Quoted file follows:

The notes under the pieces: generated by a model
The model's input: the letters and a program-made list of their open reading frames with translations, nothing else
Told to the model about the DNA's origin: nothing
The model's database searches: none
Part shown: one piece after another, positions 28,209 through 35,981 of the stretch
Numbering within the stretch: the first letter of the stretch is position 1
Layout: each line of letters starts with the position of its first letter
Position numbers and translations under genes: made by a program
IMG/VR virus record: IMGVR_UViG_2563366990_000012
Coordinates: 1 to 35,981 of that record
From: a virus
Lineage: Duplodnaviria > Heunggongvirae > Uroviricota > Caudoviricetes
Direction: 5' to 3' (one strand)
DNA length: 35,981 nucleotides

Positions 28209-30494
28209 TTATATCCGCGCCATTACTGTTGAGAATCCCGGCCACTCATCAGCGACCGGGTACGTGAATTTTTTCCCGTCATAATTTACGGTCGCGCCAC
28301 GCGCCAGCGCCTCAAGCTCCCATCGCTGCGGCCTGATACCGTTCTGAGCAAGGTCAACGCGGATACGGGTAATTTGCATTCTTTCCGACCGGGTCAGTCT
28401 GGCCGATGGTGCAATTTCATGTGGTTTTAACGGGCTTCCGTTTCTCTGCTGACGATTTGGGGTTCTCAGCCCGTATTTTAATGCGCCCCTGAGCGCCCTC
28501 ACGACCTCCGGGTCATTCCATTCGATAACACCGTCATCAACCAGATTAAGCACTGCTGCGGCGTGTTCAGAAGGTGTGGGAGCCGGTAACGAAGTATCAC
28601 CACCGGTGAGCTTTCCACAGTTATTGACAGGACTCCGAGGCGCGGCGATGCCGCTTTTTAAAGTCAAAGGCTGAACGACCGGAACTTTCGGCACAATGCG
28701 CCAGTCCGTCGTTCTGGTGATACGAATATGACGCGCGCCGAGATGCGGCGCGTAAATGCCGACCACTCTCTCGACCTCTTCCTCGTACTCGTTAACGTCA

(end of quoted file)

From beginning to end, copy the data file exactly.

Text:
The notes under the pieces: generated by a model
The model's input: the letters and a program-made list of their open reading frames with translations, nothing else
Told to the model about the DNA's origin: nothing
The model's database searches: none
Part shown: one piece after another, positions 28,209 through 35,981 of the stretch
Numbering within the stretch: the first letter of the stretch is position 1
Layout: each line of letters starts with the position of its first letter
Position numbers and translations under genes: made by a program
IMG/VR virus record: IMGVR_UViG_2563366990_000012
Coordinates: 1 to 35,981 of that record
From: a virus
Lineage: Duplodnaviria > Heunggongvirae > Uroviricota > Caudoviricetes
Direction: 5' to 3' (one strand)
DNA length: 35,981 nucleotides

Positions 28209-30494
28209 TTATATCCGCGCCATTACTGTTGAGAATCCCGGCCACTCATCAGCGACCGGGTACGTGAATTTTTTCCCGTCATAATTTACGGTCGCGCCAC
28301 GCGCCAGCGCCTCAAGCTCCCATCGCTGCGGCCTGATACCGTTCTGAGCAAGGTCAACGCGGATACGGGTAATTTGCATTCTTTCCGACCGGGTCAGTCT
28401 GGCCGATGGTGCAATTTCATGTGGTTTTAACGGGCTTCCGTTTCTCTGCTGACGATTTGGGGTTCTCAGCCCGTATTTTAATGCGCCCCTGAGCGCCCTC
28501 ACGACCTCCGGGTCATTCCATTCGATAACACCGTCATCAACCAGATTAAGCACTGCTGCGGCGTGTTCAGAAGGTGTGGGAGCCGGTAACGAAGTATCAC
28601 CACCGGTGAGCTTTCCACAGTTATTGACAGGACTCCGAGGCGCGGCGATGCCGCTTTTTAAAGTCAAAGGCTGAACGACCGGAACTTTCGGCACAATGCG
28701 CCAGTCCGTCGTTCTGGTGATACGAATATGACGCGCGCCGAGATGCGGCGCGTAAATGCCGACCACTCTCTCGACCTCTTCCTCGTACTCGTTAACGTCA